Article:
Gold producers table wage offers, lament dire conditions


Gold producing companies engaged in wage bargaining talks with unions have tabled pay increase offers ranging from 3% for skilled workers and 5.5% for underground employees, the industry body said on Wednesday.

The four producers, AngloGold Ashanti [JSE:ANG], Harmony Gold [JSE:HAR], Sibanye-Stillwater [JSE:SGL] and Village Main Reef [JSE:VIL] offered increases of 3% and 4.5% for miners, artisans and officials and 5.5% to 6.5% for category 4 underground employees.

Addressing the forum, the Minerals Council of South Africa Chief Negotiator, Motsamai Motlhamme, lamented the challenges impacting the sector - such as the stagnant gold price, a volatile gold price and rand-dollar exchange rate which affects long-term planning, investment and production.

“The industry has sought to find a balance between employees’ expectations and preserving the long-term viability and sustainability of the industry,” said Motlhamme.

The unions put forward a total of 137 demands, of which 62 have significant cost implications for the companies, according to the employers.

The industry also cited policy and regulatory uncertainty, which they said hampered investment confidence and increased the cost of capital. 

South Africa is in the process of finalising the controversial Mining Charter which is set to change the face of the industry through improved requirement of black participation.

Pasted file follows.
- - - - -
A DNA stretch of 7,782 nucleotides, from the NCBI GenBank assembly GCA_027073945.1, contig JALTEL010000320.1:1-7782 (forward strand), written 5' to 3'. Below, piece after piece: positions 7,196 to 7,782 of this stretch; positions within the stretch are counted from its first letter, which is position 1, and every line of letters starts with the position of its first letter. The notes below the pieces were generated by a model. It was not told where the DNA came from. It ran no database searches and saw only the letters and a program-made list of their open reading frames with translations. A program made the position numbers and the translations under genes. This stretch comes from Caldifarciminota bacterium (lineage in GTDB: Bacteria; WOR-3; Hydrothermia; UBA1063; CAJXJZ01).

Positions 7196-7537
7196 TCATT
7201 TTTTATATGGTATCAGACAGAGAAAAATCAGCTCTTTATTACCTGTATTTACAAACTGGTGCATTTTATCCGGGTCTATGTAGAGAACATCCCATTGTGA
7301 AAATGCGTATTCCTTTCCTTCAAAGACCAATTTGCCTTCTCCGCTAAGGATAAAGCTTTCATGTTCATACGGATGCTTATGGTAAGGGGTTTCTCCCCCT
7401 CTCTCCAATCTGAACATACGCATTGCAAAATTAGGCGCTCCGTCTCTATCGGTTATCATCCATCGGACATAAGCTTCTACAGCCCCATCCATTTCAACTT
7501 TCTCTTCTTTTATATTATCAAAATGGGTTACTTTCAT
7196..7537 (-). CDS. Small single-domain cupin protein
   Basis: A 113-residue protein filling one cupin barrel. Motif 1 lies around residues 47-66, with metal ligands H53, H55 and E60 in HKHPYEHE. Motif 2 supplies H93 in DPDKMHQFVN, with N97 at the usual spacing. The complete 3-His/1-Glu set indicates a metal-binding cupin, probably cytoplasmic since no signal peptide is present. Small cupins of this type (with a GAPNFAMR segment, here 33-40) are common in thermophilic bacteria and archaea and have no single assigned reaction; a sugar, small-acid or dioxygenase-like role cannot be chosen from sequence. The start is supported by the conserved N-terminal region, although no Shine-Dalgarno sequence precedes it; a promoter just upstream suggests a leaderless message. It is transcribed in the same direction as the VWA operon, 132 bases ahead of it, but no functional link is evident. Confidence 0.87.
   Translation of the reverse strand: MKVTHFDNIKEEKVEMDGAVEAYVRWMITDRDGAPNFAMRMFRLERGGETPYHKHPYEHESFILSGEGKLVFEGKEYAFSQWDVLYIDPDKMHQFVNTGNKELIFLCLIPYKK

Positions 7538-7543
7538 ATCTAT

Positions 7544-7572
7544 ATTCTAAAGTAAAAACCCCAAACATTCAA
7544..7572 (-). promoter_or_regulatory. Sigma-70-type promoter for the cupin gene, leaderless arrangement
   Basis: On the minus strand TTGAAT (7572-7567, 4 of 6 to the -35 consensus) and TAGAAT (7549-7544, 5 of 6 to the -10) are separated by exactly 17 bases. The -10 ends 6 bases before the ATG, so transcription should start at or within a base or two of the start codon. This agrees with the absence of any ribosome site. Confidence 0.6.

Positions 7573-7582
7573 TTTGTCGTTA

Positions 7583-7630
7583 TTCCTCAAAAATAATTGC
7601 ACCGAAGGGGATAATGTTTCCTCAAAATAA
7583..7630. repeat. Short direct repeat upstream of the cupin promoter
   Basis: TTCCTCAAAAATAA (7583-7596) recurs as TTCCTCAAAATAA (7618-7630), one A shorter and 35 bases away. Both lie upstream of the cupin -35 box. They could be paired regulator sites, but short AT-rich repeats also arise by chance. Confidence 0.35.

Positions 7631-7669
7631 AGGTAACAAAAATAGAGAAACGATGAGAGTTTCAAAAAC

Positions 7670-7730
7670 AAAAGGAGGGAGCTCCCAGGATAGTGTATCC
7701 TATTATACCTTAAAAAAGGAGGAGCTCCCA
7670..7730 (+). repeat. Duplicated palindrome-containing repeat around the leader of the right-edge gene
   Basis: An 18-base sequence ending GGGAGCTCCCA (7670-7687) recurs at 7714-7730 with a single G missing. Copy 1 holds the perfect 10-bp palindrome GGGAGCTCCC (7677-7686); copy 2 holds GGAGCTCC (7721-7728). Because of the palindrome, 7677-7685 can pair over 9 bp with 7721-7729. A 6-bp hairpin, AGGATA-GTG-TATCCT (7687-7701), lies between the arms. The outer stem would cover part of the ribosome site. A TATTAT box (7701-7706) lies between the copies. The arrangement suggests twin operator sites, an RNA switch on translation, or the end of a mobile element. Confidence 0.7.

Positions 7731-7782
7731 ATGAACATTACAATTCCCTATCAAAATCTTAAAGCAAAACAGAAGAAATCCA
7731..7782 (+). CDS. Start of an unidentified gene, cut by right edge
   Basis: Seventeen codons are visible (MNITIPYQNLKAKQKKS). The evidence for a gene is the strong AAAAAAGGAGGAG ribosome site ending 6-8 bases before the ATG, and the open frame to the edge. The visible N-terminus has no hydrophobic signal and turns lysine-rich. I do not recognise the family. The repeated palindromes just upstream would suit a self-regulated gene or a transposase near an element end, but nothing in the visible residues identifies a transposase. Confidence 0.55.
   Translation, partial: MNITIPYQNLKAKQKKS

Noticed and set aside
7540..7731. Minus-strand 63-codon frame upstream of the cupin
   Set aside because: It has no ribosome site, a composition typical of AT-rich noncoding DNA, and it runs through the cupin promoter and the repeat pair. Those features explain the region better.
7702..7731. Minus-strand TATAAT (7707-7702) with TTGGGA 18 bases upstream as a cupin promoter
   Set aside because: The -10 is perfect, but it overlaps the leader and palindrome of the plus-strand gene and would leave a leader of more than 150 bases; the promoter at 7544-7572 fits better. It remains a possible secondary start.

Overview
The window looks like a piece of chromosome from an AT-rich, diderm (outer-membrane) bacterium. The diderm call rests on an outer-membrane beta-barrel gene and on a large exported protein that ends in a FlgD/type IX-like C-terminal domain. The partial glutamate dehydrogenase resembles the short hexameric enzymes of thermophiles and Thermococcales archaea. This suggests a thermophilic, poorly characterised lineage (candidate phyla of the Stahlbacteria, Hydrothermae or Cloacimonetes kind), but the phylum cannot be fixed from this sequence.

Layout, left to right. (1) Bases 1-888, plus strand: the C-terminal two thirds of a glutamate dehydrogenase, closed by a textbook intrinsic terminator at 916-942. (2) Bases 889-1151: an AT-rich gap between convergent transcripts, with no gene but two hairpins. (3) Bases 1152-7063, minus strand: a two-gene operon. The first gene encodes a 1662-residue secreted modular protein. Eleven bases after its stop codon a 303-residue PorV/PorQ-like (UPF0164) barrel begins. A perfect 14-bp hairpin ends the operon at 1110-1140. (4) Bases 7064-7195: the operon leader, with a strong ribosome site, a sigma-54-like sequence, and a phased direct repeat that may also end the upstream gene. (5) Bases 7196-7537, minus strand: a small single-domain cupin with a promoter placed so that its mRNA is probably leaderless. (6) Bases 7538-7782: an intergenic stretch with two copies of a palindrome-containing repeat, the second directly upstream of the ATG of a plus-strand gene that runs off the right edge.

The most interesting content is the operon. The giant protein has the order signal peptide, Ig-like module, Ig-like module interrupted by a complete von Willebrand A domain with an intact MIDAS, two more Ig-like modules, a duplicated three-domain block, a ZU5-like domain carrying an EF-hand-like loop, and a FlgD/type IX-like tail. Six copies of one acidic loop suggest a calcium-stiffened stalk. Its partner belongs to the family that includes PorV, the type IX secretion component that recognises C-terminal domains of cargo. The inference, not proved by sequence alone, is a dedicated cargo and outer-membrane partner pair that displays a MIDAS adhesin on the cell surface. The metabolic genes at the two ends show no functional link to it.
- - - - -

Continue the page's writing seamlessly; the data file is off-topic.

Harmony, the country’s third largest gold producer, which employs the largest number of workers said it would adjust wages by R500 for the first year, which equates to a 6.5% hike on basic pay for underground employees in category 4 to 8.

The salaries will be adjusted by R525 for the second year and R550 for third year.

Harmony’s offer was the largest of the three companies.

AngloGold Ashanti and Village Main tabled the same offer for category 4 to 8 underground workers, starting at 5.5% adjustment (R450) for the first year to R475 for second year and R500 the third year.

Sibanye-Stillwater, which has been hit by stoppages due to deadly underground incidents offered R450 in the first year which equates to a 5.6% increase on basic pay and R450 and in the second year and R475 in the third year.

The workers are represented in the talks by unions the Association of Mineworkers and Construction Union (AMCU), National Union of Mineworkers, Solidarity and UASA.

Solidarity General Secretary Gideon Du Plessis said in a statement that the union was disappointed that the Minerals Council had rejected most of the trade unions' demands.

“The Council even rejected demands which do not have any financial implications such as Solidarity’s demand pertaining to worker presentation at company boards, a principle which is in line with the draft mining charter,” Du Plessis said.

The NUM was demanding that salaries of entry level surface workers be adjusted to up to R9 500, with R10 500 for entry level underground employees and a 15% hike for all officials.

In stressing the dire operational changes challenges they face, the companies cited the increasing depth of operations, ageing infrastructure, greater distances to working areas and declining grades which contribute to a “consistent decline in production and escalating cost pressure.”

The companies involved in the centralised collective bargaining forum employ around 80 000 employees.

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